Saturday, March 26, 2022

A Real Hatchet-Job

 By Cindy Regnier

  Being from Kansas I’ve always been intrigued by a rather infamous character from Kansas history. Carry Nation, apparently a feisty sort of gal, gained a reputation during the late 1800s by entering alcohol-selling businesses and going after the bottles with a hatchet. Can you imagine trying that today? Yes, she was arrested several times but that didn’t stop her from finding the next barroom or saloon and making a huge mess of shattered glass and spilled alcoholic beverages.

Carry Nation (that’s how she spelled her first name, saying she wanted to "Carry A. Nation" to prohibit the sale of alcohol.) was born Carrie Moore, in Kentucky. Her family was quite poor and it is said her mother suffered from mental instability. Talk about starting out at a disadvantage. But Carry persisted in her endeavors and earned a teaching certificate from a normal school. (Normal schools were an interesting type of college, but that’s another blog.) At the age of 21 she married her first husband whom she left only a few months later because she couldn’t endure his alcohol habit. Ten years later she married David Nation, a lawyer and minister. This second husband would divorce her after 24 years. 

 Carry hated alcohol and was convinced it needed to be abolished. She became a part of the temperance movement in 1890 after the Supreme Court decided in favor of the importation and sale of liquor. The court decision considerably weakened existing prohibition laws in several states including Kansas where she now resided. She believed the illegality of the saloons now flourishing in that state meant that anyone could destroy them without a penalty being enforced.

Alone or sometimes in groups of like-minded women, she marched into the establishments dressed in black and singing hymns, praying or shouting scriptures, then smashed the bar fixtures and any alcohol she could find with a hatchet. She led her first raid in 1894 at a local “pharmacy.” Nation led the group into the store and announced to the owner, “The ladies of the WCTU want to see what you have in here.” “Women, this is whiskey.” The women overturned a keg, rolled it out the door, and smashed the contents on the ground, which they lit and burned. Once she even invaded the governor’s private chambers to state her case.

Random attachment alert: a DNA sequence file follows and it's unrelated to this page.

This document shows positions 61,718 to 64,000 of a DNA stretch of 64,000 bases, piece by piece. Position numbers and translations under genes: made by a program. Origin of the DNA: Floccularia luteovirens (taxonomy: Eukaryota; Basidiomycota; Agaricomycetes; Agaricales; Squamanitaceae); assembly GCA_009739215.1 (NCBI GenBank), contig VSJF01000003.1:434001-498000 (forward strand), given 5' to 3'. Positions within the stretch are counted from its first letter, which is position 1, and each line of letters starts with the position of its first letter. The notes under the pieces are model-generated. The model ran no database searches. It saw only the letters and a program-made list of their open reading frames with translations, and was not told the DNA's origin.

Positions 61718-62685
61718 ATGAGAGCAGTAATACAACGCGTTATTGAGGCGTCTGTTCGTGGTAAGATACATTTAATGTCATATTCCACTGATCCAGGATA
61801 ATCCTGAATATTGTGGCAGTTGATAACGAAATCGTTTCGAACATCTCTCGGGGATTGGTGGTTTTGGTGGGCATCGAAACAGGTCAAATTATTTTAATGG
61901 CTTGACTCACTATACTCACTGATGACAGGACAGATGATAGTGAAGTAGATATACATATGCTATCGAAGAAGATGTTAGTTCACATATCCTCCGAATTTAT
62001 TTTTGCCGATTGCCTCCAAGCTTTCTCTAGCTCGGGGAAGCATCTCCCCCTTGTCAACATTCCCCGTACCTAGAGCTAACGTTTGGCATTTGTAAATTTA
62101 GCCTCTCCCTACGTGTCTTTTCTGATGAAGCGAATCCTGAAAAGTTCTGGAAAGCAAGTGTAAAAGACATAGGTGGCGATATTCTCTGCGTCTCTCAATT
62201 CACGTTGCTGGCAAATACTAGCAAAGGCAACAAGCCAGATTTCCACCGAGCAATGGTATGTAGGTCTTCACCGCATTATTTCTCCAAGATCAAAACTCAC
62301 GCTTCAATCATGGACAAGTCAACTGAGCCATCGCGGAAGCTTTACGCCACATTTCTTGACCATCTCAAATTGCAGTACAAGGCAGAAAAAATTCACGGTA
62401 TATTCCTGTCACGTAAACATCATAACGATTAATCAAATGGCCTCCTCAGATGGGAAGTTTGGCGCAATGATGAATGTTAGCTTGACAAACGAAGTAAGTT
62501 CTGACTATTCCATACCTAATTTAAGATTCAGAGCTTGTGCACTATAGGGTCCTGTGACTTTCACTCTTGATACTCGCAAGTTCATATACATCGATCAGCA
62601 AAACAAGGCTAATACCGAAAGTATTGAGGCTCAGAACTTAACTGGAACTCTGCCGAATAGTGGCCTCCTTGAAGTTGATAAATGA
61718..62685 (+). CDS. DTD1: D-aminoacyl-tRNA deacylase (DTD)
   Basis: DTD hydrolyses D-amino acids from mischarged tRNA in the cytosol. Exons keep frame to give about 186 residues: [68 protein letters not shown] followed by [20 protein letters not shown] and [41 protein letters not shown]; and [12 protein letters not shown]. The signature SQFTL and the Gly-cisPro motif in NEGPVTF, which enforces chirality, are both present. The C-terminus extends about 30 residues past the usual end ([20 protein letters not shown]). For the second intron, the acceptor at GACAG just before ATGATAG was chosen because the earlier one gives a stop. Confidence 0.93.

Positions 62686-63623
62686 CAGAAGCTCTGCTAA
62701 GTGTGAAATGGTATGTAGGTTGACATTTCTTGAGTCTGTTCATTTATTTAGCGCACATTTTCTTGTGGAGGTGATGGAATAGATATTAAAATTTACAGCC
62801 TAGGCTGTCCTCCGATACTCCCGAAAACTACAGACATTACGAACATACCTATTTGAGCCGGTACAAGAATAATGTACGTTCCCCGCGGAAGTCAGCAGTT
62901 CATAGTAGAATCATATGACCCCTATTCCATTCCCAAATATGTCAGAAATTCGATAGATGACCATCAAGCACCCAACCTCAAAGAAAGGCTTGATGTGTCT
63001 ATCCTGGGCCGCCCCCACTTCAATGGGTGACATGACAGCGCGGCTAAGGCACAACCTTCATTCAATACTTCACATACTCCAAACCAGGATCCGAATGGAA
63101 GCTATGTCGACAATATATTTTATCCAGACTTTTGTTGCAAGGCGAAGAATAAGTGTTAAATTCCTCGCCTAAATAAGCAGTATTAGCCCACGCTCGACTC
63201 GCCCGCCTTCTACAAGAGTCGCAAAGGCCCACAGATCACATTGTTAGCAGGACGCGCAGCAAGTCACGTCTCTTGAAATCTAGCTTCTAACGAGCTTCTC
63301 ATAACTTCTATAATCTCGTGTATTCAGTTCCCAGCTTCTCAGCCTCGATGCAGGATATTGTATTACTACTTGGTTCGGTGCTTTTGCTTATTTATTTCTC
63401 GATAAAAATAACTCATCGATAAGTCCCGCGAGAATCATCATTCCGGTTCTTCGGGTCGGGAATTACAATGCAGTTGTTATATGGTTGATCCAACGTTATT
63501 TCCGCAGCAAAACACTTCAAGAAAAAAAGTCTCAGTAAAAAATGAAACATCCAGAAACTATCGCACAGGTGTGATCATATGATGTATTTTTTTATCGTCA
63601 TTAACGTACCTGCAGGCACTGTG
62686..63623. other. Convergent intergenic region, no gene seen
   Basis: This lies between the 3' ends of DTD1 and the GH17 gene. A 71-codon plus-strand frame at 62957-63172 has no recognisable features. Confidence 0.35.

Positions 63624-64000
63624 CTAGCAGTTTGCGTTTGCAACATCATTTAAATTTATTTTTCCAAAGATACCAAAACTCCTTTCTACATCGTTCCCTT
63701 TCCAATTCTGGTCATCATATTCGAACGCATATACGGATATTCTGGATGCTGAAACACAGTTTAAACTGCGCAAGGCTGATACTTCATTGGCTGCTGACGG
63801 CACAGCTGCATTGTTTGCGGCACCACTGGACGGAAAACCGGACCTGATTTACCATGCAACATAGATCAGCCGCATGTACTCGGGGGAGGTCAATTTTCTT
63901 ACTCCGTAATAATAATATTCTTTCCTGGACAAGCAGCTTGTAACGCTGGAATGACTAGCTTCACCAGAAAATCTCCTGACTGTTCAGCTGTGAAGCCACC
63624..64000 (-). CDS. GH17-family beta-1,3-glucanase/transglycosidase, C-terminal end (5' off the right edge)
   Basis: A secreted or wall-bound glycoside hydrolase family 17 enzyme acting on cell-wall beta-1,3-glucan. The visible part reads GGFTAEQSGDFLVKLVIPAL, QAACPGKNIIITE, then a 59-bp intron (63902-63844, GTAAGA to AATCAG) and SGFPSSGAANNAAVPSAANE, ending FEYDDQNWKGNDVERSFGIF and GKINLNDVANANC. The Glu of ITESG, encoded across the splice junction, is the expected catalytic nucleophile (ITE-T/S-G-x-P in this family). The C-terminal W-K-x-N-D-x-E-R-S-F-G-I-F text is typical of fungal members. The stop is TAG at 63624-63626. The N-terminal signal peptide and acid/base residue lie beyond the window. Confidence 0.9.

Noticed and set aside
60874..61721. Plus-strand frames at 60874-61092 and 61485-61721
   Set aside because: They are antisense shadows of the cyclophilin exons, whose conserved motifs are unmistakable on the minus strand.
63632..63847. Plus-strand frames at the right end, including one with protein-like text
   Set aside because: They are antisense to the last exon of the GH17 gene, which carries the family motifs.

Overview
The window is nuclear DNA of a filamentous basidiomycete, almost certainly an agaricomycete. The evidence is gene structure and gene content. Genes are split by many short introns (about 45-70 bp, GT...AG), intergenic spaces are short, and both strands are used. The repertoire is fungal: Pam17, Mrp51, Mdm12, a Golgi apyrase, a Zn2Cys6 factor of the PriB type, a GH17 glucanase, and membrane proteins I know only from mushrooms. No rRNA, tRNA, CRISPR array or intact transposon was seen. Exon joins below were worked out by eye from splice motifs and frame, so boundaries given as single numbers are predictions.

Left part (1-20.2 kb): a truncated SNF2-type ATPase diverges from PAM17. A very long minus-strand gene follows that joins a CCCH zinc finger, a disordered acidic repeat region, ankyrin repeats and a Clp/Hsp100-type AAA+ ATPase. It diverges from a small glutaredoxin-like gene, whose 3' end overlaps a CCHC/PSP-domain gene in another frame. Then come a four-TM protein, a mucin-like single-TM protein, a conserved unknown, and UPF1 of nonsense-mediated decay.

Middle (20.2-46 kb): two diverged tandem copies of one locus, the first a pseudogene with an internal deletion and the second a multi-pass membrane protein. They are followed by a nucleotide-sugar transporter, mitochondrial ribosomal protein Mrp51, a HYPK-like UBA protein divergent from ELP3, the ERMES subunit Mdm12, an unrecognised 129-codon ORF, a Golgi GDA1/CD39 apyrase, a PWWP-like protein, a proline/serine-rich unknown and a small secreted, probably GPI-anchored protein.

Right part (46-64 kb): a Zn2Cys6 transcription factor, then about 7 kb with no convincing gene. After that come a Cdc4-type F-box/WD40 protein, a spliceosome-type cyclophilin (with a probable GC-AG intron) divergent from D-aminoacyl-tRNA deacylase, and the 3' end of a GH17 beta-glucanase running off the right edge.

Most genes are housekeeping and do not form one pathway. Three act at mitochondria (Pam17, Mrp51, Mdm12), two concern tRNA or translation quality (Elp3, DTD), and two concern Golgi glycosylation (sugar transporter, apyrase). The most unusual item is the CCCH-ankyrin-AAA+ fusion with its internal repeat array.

The bar room owners and law-enforcement authorities obviously didn’t buy into her claims of impunity as she was forced to pay fines and jailed multiple times. She often paid the fines from proceeds of lecture tours where she sold souvenir hatchets. The ire of saloon owners and patrons didn’t stop her as she was physically assaulted many times, surviving all such attacks and returning for more. Before she laid down her hatchet in 1901 and took her fight to the printing press, Nation was arrested 30 different times and David Nation filed for divorce on the grounds of desertion. 

Mrs. Nation published newsletters with names such as The Smasher’s Mail, The Hatchet, and the Home Defender—and her autobiography, The Use and Need of the Life of Carry A. Nation, in 1904. Her “hatchet” period was fairly short-lived, but it brought her national attention and notoriety. She was much in demand as a temperance lecturer; encouraging her supporters to fight not only the saloons but also fraternal orders, tobacco, foreign foods, corsets, skirts of improper length, and mildly pornographic art of the sort found in some bar rooms of the time. Furthermore, she was an advocate of the suffrage movement and even performed a vaudeville act to support her beliefs.

She died at the age of 64, still famous as an advocate for American temperance and her use of a hatchet to demolish bar rooms.

What do you think about how Carry Nation fought for her beliefs? Respect? Horror? Admiration? Mixed bag, huh? Yeah, me too.

Scribbling in notebooks has been a habit of Cindy Regnier since she was old enough to hold a pencil. Born and raised in Kansas, she writes stories of historical Kansas, especially the Flint Hills area. Her experiences with the Flint Hills setting, her natural love for history, farming and animals, along with her interest in genealogical research give her the background and passion to write heart-fluttering historical romance


  1. Thanks for posting about this unique woman. I don't agree with her methods, but she certainly stood up for and didn't mind suffering for her beliefs. I'm actually surprised that the preacher married her in the first place!

  2. You and me both, Connie. Such an infamous character but so interesting!

  3. I actually admire her. I've never heard of her. Thanks for posting!